Visa Inc. said earlier this month that it plans to start separately categorizing sales at gun shops, a major win for gun control advocates.
COLUMBUS, Ohio — Payment processor Visa Inc. said earlier this month it plans to start separately categorizing sales at gun shops, a major win for gun control advocates who say it will help better track suspicious surges of gun sales that could be a prelude to a mass shooting.
Visa joins Mastercard and American Express, which also said they plan to move forward with categorizing gun shop sales.
Gun rights advocates and gun lobbyists have argued that categorizing gun sales would unfairly flag an industry when most sales do not lead to mass shootings.
Eric Delbert, the owner of L.E.P.D. Firearms & Range in Columbus, said he has already seen more people using cash to buy goods at his gun shop.
“It’s going to put people in jeopardy, or on a list simply because they’ve come to LEPD and bought a purse,” Delbert said.
Visa said it would adopt the International Organization for Standardization’s new merchant code for gun sales, which was announced on Sept. 9. Until then, gun store sales were considered “general merchandise.”
“Following ISO’s decision to establish a new merchant category code, Visa will proceed with next steps, while ensuring we protect all legal commerce on the Visa network in accordance with our long-standing rules,” the payment processor said in a statement.
Visa’s adoption is significant as the largest payment network, and with Mastercard and AmeEx, will likely put pressure on the banks as the card issuers to adopt the standard as well. Visa acts as a middleman between merchants and banks, and it will be up to banks to decide whether they will allow sales at gun stores to happen on their issued cards.
Gun control advocates had gained significant wins on this front in recent weeks. New York City officials and pension funds had pressured the ISO and banks to adopt this code.
Two of the country’s largest public pension funds, in California and New York, have been pressing the country’s largest credit card firms to establish sales codes specifically for firearm-related sales that could flag suspicious purchases or more easily trace how guns and ammunition are sold.
Merchant category codes now exist for almost every kind of purchase, including those made at supermarkets, clothing stores, coffee shops and many other retailers.
Delbert said he’s all for change if it helps make a dent in crime, but he argues that won’t be the case.
“We want to be a part of the solution and we would certainly help with that solution with stopping the homicides and the crime we are seeing on the streets. 99% of those firearms are not coming from a legitimate store,” Delbert said.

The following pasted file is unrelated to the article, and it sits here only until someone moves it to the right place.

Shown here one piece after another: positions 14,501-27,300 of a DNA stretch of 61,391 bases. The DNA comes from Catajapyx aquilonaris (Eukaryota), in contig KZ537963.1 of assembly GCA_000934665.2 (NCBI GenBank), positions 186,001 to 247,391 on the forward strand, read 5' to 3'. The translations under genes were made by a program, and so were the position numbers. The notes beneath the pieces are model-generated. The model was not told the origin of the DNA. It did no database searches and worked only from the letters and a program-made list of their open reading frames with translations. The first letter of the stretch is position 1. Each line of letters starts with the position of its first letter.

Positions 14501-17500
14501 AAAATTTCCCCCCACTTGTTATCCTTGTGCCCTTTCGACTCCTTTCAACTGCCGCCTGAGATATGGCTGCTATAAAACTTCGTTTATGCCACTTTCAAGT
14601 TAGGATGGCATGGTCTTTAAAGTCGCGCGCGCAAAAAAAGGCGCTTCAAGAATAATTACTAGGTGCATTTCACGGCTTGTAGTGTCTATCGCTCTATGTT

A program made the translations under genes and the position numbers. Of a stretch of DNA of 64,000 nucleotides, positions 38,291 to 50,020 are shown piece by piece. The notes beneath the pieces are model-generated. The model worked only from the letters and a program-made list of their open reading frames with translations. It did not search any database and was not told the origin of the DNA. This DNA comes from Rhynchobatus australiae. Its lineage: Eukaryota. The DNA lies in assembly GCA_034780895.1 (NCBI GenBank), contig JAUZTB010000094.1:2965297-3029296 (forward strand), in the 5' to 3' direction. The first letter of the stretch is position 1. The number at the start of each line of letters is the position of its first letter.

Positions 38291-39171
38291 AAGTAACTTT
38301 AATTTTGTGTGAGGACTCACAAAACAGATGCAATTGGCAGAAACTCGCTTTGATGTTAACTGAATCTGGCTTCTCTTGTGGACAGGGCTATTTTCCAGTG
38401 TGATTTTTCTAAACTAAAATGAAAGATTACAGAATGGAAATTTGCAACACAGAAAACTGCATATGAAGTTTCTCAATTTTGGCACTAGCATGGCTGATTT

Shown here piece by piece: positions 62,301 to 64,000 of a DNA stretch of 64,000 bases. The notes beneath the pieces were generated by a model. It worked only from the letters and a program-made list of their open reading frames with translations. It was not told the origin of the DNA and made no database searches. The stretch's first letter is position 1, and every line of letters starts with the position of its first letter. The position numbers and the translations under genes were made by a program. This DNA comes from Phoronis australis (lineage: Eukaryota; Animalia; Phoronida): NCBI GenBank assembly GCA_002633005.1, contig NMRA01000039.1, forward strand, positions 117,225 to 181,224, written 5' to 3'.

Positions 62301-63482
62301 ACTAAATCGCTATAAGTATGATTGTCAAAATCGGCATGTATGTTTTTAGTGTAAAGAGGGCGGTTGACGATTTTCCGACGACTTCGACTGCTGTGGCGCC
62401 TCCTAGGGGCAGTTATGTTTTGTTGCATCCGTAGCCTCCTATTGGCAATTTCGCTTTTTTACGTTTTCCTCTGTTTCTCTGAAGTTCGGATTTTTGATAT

The pension funds and gun control advocates argue that creating a merchant category code for standalone firearm and ammunition stores could aid in the battle against gun violence. A week before the mass shooting at the Pulse Nightclub in Orlando, Florida, where 49 people died after a shooter opened fire in 2016, the assailant used credit cards to buy more than $26,000 worth of guns and ammunition, including purchases at a stand-alone gun retailer.
Gun rights advocates argue that tracking sales at gun stores would unfairly target legal gun purchases, since merchant codes just track the type of merchant where the credit or debit card is used, not the actual items purchased. A sale of a gun safe, worth thousands of dollars and an item considered part of responsible gun ownership, could be seen as a just a large purchase at a gun shop.
“The (industry’s) decision to create a firearm specific code is nothing more than a capitulation to anti-gun politicians and activists bent on eroding the rights of law-abiding Americans one transaction at a time,” said Lars Dalseide, a spokesman for the National Rifle Association.
Over the years, public pension funds have used their extensive investment portfolios to influence public policy and the market place.
The California teacher’s fund, the second largest pension fund in the country, has long taken aim on the gun industry. It has divested its holdings from gun manufacturers and has sought to persuade some retailers from selling guns.
Four years ago, the teacher’s fund made guns a key initiative. It called for background checks and called on retailers “monitor irregularities at the point of sale, to record all firearm sales, to audit firearms inventory on a regular basis, and to proactively assist law enforcement.”